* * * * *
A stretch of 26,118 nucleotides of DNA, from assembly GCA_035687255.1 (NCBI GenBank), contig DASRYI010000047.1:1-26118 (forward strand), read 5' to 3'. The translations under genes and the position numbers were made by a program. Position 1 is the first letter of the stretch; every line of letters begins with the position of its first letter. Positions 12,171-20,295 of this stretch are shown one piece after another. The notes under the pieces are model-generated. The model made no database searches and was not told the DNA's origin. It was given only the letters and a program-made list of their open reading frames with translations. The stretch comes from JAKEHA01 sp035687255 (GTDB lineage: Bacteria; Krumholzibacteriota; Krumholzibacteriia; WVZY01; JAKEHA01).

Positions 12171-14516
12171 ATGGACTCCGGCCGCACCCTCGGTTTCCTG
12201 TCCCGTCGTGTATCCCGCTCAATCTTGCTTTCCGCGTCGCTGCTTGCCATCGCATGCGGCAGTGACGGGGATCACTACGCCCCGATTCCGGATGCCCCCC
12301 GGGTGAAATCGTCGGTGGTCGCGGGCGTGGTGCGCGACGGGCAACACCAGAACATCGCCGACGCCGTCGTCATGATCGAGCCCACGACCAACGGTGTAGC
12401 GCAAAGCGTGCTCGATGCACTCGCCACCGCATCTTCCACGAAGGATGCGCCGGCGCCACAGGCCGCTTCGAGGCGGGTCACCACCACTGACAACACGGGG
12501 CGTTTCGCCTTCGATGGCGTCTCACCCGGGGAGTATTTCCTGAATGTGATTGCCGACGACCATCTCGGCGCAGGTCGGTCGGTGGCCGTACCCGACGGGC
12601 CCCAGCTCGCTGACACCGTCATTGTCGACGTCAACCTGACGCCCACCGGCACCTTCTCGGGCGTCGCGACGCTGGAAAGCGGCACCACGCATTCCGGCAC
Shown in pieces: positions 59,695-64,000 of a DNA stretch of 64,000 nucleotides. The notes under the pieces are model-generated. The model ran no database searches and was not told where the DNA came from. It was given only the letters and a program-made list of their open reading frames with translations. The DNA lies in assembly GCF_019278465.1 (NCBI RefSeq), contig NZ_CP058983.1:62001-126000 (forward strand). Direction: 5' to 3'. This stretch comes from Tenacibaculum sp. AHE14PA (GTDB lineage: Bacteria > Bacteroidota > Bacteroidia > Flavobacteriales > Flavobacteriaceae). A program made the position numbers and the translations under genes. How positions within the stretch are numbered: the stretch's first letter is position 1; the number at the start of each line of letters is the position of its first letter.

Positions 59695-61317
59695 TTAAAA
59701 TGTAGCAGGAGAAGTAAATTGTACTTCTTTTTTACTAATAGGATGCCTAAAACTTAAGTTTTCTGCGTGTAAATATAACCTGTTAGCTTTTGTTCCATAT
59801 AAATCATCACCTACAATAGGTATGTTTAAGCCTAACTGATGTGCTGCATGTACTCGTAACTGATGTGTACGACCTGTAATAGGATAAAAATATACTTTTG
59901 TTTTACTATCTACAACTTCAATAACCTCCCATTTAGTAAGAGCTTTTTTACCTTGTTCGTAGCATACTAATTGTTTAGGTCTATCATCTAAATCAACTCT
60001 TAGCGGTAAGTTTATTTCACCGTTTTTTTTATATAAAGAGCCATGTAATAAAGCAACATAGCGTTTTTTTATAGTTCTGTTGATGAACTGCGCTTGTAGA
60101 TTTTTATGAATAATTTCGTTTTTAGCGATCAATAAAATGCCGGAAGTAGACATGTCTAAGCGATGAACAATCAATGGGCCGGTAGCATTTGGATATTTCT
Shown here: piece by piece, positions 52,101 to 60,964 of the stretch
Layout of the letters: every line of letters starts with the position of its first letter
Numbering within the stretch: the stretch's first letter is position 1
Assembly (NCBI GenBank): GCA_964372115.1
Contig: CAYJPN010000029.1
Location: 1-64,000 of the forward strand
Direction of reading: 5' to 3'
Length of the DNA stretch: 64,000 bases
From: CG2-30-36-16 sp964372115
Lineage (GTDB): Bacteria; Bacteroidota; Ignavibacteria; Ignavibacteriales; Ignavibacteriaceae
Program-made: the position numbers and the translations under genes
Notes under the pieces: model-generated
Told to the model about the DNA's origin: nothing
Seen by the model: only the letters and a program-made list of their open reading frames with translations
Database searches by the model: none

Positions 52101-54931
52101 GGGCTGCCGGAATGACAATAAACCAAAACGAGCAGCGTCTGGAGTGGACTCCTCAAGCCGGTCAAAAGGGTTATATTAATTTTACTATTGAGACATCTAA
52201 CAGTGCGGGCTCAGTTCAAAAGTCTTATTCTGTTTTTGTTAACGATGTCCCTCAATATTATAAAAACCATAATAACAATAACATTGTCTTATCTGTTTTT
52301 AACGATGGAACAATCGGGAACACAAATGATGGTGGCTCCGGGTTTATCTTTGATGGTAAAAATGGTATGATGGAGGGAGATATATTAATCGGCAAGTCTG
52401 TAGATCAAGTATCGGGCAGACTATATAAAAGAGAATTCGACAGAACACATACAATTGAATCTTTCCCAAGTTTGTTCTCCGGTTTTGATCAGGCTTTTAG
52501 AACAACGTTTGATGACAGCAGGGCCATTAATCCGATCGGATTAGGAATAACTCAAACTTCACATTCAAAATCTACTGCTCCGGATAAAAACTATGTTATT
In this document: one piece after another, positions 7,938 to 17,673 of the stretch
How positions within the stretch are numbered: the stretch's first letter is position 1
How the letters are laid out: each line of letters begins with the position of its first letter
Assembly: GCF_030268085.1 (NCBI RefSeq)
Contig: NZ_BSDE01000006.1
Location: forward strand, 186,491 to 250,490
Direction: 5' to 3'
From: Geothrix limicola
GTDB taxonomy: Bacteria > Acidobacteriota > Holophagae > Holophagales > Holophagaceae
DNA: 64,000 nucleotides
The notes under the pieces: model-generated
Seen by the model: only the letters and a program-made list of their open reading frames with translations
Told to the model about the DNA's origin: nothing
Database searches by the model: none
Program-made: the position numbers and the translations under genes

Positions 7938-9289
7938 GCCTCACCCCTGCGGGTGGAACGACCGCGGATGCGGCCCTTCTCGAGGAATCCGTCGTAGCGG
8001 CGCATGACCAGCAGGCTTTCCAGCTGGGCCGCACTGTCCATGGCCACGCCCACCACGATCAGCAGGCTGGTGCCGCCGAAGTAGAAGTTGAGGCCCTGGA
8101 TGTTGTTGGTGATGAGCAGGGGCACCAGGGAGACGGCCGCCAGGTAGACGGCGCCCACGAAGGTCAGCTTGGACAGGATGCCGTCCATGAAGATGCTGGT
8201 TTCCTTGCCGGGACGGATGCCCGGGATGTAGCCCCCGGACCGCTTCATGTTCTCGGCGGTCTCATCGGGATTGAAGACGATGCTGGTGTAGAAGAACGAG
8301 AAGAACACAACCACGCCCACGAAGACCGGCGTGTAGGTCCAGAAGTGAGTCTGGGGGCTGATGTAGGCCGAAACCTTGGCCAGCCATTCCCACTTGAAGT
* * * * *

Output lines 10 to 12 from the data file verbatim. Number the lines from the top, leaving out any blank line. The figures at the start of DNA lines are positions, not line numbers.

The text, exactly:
Positions 59695-61317
59695 TTAAAA
59701 TGTAGCAGGAGAAGTAAATTGTACTTCTTTTTTACTAATAGGATGCCTAAAACTTAAGTTTTCTGCGTGTAAATATAACCTGTTAGCTTTTGTTCCATAT